[an error occurred while processing this directive]
BBC News
watch One-Minute World News
Last Updated: Monday, 22 November, 2004, 19:14 GMT
EU drafts Iran nuclear timetable
The main control room at Iran's nuclear reactor at Bushehr
Iran denies claims that it wants to build nuclear weapons
The three European nations that won Iran's consent to suspend uranium enrichment have drawn up a resolution to maintain pressure on Tehran.

Iran said on Monday it was halting work on enrichment in a move hailed by the United Nations' nuclear watchdog, the International Atomic Energy Agency.

The IAEA board is scheduled to discuss Iran's compliance on 25 November.

Diplomats who have seen the motion drawn up by France, Britain and Germany say it is unlikely to satisfy the US.

The US has led calls for the IAEA to refer Iran to the UN Security Council, which has the power to impose sanctions.

Early stages

The European nations' draft resolution calls on Iran to "sustain the suspension" of uranium enrichment at nuclear facilities in the cities of Isfahan and Natanz.

A worker inside Iran's Isfahan nuclear facility

It proposes that the head of the IAEA should "report immediately" to the agency's board if there is any evidence of incomplete suspension".

The US is thought to prefer a tougher stance, whereby any lapse would immediately trigger Iran's referral to the UN Security Council.

"For the US, there's a lot of negotiating left to go," AFP news agency quoted one diplomat as saying.

Another, who also did not wish to be named, said "much work" remained to be done on the draft resolution but expressed confidence that a solution would be reached.

The IAEA is now checking "to see that everything has been stopped", the watchdog's director general Mohamed ElBaradei said.

He will deliver his verdict on Iran's conduct when the agency's 35-member board meets on Thursday.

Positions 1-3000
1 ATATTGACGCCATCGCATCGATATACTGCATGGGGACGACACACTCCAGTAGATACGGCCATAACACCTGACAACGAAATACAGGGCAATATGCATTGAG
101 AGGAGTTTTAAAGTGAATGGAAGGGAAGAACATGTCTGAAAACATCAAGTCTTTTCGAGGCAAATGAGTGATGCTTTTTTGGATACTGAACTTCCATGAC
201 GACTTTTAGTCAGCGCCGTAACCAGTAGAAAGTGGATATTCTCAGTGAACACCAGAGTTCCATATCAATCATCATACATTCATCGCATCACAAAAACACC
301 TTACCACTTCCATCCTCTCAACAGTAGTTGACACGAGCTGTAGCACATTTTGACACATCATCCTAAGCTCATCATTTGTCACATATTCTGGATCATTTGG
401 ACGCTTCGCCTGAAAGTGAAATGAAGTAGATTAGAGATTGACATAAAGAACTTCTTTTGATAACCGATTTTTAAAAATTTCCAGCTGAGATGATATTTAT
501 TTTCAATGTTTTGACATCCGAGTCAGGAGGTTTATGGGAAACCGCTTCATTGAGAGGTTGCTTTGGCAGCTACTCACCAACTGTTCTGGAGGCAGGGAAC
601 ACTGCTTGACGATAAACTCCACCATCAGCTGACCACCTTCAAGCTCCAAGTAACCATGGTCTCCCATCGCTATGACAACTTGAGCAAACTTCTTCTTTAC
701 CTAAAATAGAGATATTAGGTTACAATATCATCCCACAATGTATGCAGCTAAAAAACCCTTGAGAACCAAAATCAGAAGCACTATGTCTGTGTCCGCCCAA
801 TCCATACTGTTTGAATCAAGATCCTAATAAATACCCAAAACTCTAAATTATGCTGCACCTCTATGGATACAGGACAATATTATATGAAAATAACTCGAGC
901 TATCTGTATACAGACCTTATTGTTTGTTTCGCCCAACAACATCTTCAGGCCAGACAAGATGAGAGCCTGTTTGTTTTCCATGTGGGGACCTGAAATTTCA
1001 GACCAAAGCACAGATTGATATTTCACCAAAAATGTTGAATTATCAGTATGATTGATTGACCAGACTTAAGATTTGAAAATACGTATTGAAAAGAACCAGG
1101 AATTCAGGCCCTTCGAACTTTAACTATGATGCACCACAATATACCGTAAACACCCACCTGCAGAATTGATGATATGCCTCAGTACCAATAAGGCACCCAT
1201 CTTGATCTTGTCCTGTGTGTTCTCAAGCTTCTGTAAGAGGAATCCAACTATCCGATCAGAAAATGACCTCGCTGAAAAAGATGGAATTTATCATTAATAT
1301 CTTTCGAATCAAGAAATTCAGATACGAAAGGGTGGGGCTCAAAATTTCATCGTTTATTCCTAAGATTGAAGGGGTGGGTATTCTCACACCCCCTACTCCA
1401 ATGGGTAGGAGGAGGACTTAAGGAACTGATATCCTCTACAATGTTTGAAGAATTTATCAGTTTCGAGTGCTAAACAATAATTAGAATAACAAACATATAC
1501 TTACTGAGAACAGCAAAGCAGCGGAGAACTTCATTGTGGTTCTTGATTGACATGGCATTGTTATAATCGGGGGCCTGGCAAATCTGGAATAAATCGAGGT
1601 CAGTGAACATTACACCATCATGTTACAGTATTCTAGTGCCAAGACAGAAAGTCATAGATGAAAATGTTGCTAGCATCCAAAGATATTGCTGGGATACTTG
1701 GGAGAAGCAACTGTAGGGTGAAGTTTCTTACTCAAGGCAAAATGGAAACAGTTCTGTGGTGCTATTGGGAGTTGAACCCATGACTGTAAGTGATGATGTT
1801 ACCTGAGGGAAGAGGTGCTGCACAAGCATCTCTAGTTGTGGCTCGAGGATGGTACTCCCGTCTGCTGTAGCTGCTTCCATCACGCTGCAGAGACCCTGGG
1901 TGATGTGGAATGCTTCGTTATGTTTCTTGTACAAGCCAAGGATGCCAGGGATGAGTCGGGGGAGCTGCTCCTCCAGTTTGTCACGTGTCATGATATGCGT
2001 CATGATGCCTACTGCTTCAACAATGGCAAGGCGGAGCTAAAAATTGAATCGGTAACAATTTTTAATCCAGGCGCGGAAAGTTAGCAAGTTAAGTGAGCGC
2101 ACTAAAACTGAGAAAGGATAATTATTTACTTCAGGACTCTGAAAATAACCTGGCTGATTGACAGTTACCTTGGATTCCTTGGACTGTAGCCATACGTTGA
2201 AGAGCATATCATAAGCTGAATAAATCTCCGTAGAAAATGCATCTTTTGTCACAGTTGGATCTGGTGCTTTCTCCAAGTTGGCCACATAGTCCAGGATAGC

Stepping stone

Mr ElBaradei welcomed news of Iran's suspension as "a good step in the right direction" that could "build confidence" in the Iranian government's intentions.

He also said that Iran had made the uranium gas used in enrichment but that the quantities involved were not enough to produce a nuclear weapon.

Iran reacted angrily to recent reports that it was speeding up uranium enrichment during the week-long gap between the deal being struck and the deadline for its introduction.

Tehran also hit back at outgoing US Secretary of State Colin Powell's assertion that it was trying to adapt its ballistic missiles to carry nuclear warheads.

"I believe Powell has understood his remarks were false," Iran's nuclear chief Hassan Rohani told state television on Sunday. "Such claims are totally baseless."

But Mr Powell has refused to back down, telling reporters on a flight to the Middle East: "I stick with it."

Sanctions unlikely

Iran has always denied US claims that it is developing a nuclear weapons programme, saying its intentions are peaceful.

UK Foreign Secretary Jack Straw told reporters in Brussels that Iran's move was a positive one but warned that it was not the end of the matter.

"If there is a failure by Iran to meet its obligations then Britain and also Germany and France reserve our collective right to refer the matter to the Security Council," Mr Straw said.

Sanctions remain unlikely as China and Russia, two of the five permanent members of the UN Security Council, have said they support Iran's stance.

Details of the Iranian announcement

The BBC is not responsible for the content of external internet sites


News Front Page | Africa | Americas | Asia-Pacific | Europe | Middle East | South Asia
UK | Business | Entertainment | Science/Nature | Technology | Health
Have Your Say | In Pictures | Week at a Glance | Country Profiles | In Depth | Programmes
Americas Africa Europe Middle East South Asia Asia Pacific